The holiday season is a time you will find many people feeling holly, jolly, merry, and bright. Family members and friends gather from all over to rejoice and celebrate this time full of tradition, giving, eating, and drinking. However, the holidays are also known to increase feelings of stress for many. Whether you turn to substances to help you cope with overwhelming emotions, have an urge to have a cocktail to fit in at a holiday party, or don’t have a strong relationship with your family, this time of year has various triggers for someone in recovery.
Here are some tips to help prevent relapse and keep your season full of holiday cheer:
1. Identify Your Triggers
It is not abnormal to feel stressed, uncomfortable, or overwhelmed in certain situations when you are in recovery. These situations or experiences that stir up these negative emotions are most commonly recognized as triggers. A trigger can include a person, place, sound, smell, or feeling that creates a desire to turn to a substance. It is critical for someone in recovery to be able to identify their triggers so they can actively avoid them. Before diving into the depths of the holidays, acknowledge your triggers and be aware of techniques to help you overcome them.
2. Have a Plan
One of the most successful techniques to prevent relapse is to plan out each day. By creating a plan of productivity to accomplish specific goals throughout the day, you reduce your risk of turning to a substance. This technique allows you to focus on healthy goals and prepare you for any gaps or changes in your regular schedule that may occur.
3. Control Your Stress
Unfortunately, stress is inevitable. It is a feeling everyone is familiar with, and no one can avoid. Feelings of stress can impact our lives both physically and emotionally, making us feel less than our best. For those in recovery, anxiety and stress can also be some of the most common triggers. That is why it is essential to manage your feelings of stress in healthy ways. Getting adequate amounts of sleep, exercising, going outside, and spending time with loved ones are just some of the many ways to combat your stress.
4. Bring Your Own Beverage
If you plan to go to a few holiday parties this season, don’t hesitate to bring the party with you! At any holiday gathering, the host will likely serve. Discuss with the host that you are packing a cooler of your favorite safe beverages and snacks to have less temptation around you. Packing along some of your preferred food and drinks will allow you to feel in control of your situation. If you don’t feel comfortable telling the host why you brought food and drink, that is also okay! Your sobriety is your business, and you can manage it the way you feel most comfortable.
5. Practice Saying No
During any holiday celebration, people may offer to get you a beverage. Prepare for this instance by practicing saying no ahead of time. It can often be challenging to say no to people, especially when they are offering to make a kind gesture. However, it is crucial that you feel comfortable doing so. By practicing for this moment, you will be more comfortable once you are at a party and in that specific situation.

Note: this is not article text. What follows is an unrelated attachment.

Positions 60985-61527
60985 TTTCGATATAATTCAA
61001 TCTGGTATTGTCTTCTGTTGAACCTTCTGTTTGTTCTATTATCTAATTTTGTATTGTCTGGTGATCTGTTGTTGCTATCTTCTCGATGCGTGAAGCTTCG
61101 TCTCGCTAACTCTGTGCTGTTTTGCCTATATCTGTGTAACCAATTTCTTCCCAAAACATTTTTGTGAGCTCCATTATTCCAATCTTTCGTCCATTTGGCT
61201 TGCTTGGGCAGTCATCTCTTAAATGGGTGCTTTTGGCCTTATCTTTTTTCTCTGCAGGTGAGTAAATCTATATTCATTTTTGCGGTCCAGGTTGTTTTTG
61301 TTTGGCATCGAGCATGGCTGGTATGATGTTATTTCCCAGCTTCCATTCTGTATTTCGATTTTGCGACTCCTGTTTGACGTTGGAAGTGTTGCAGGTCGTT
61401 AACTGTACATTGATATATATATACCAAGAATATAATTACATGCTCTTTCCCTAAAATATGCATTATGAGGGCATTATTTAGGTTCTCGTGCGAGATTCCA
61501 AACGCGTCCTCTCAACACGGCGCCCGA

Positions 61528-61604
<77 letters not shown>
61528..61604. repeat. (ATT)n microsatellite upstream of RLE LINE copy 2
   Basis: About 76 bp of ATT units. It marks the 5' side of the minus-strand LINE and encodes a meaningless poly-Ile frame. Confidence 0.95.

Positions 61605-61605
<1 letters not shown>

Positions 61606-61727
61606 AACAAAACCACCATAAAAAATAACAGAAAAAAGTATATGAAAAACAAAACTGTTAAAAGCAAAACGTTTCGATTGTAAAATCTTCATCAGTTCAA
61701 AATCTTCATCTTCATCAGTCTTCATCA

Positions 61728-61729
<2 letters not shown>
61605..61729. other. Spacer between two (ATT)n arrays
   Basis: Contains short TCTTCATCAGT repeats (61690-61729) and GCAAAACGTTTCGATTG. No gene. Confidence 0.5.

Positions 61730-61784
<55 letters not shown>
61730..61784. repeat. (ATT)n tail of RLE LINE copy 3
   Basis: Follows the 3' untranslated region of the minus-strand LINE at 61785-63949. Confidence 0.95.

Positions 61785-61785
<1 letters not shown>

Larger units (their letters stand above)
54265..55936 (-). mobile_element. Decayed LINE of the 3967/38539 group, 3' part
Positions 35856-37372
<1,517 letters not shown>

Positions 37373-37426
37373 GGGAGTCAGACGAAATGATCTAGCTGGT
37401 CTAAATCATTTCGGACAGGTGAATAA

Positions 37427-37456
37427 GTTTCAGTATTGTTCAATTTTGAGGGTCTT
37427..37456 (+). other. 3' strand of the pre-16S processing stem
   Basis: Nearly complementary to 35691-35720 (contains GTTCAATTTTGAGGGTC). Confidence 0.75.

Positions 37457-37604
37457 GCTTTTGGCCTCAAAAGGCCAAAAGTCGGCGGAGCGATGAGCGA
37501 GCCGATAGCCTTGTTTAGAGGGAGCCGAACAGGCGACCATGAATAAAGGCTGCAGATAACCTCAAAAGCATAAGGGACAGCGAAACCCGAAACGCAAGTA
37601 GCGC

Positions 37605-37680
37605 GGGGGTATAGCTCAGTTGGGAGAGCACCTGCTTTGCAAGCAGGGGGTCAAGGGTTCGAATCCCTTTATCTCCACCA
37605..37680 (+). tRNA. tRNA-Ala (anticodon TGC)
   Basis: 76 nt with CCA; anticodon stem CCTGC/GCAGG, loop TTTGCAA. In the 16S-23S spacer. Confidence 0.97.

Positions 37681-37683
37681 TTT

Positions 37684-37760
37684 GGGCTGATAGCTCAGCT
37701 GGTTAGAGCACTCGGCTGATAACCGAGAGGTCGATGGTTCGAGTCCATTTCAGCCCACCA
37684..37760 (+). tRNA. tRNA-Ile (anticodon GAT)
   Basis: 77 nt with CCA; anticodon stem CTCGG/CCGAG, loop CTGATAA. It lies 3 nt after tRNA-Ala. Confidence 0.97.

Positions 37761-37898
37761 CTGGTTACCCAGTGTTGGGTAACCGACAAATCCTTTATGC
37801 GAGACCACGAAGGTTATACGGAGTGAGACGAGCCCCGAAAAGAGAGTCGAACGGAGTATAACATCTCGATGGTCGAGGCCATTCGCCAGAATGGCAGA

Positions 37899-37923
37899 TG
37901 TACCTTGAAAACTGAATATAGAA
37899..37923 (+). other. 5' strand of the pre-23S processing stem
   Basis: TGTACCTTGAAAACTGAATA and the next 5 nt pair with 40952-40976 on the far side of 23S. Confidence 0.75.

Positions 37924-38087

6. Prepare Your Answers
Just as you practice saying no, you may also want to prepare an answer in case someone asks you why you aren’t drinking. This is a common question and can be very triggering for someone in recovery. Remember, your recovery is your business, and there is no pressure to share your situation with anyone. That is why it is advised to prepare an answer ahead of time, so you don’t feel caught off guard if you are asked this question.
7. Have a Holiday Buddy
If you have a friend staying sober or a friend you trust to hold you accountable, speak with them about being your holiday buddy. You will feel more comfortable attending holiday dinners and gatherings knowing your buddy is there to lean on if you are in a stressful situation. Choose someone who will make you laugh or be willing to leave the party early if you don’t feel comfortable being there any longer.
8. Stick to Your Routine
When you are in recovery, having a routine is vital to your success. Routine provides you with structure and predictability, leaving little room to stray toward the use of substances. Although attending parties and gatherings can interrupt your routine, you can build them into your schedule, so you aren’t left feeling out of your normal rhythm.
9. Let Yourself Have Fun
Just because you are in recovery doesn’t mean you can’t have fun! Allow yourself to spend quality time with your loved ones and do things you enjoy to celebrate the season. Prohibiting yourself from attending any events to try and protect yourself from any triggers could be triggering in itself. Spending time connecting with others and catching up with friends is always good for your soul.
10. Seek Help at Cedar Oaks Wellness Center
If you struggle with substance use, you are not alone. The team at Cedar Oaks Wellness Center understands there is no cookie-cutter approach to treatment. That is why we offer various therapy programs to our clients, allowing them to select the options that work best for them.